Salt, Part 4: Getting Inside the Salt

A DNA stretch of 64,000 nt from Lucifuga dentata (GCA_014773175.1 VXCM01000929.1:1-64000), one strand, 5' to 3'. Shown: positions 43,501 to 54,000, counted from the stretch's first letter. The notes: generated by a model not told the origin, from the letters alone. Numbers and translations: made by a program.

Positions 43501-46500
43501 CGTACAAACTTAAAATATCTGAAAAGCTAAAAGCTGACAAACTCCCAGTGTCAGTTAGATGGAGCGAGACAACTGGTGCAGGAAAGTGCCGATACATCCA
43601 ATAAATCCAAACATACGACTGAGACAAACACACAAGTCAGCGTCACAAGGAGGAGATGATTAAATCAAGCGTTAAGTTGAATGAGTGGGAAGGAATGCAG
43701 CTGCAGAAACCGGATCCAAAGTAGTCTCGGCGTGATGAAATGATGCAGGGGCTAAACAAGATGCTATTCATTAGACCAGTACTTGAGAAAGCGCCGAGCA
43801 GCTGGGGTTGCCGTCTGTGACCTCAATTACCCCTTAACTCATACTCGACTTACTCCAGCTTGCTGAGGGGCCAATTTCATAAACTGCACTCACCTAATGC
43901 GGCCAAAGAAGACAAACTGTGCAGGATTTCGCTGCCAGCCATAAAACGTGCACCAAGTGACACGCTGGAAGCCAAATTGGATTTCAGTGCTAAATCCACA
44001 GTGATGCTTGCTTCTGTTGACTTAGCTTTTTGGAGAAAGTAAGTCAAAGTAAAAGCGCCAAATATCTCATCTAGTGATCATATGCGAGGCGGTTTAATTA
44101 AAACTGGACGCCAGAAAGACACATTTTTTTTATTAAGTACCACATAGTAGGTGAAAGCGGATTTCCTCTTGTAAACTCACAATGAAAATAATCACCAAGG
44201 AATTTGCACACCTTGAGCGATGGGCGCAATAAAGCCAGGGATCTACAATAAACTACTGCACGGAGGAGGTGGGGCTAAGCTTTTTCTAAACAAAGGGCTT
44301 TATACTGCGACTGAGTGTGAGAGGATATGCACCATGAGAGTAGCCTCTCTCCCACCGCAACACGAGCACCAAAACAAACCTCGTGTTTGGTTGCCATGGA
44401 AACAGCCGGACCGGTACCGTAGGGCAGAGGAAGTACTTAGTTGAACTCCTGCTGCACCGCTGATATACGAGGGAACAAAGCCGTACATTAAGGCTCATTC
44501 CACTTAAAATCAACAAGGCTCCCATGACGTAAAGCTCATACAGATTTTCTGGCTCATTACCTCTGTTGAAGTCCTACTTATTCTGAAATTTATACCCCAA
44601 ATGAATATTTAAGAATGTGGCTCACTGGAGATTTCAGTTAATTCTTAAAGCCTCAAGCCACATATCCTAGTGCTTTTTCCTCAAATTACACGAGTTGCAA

Salt is an ionic compound, which means that the atomic elements in salt gain or lose electrons rather than sharing electrons. The chemical notation for salt is NaCl, which indicates that a molecule of salt consists of one atom of sodium (Na) and one atom of chlorine (Cl). By themselves, sodium and chlorine are pretty nasty chemicals. Sodium reacts explosively with water and chlorine (in its gaseous form) was used as a chemical weapon in World War 1. When salt is added to water, the ions immediately dissociate and exist in solution as free ions of sodium (Na+) and chlorine (Cl-). In this ionic form, sodium and chlorine are friendly and gentle and make good friends with us humans. Pure sodium and chlorine can be recovered from a salt water solution by passing a current of electricity between probes immersed in the salt water, causing sodium (Na) to deposit on the cathode probe, while chlorine gas (Cl2) is generated at the anode. This is the method commonly used to create pure sodium metal and chlorine gas for industrial uses.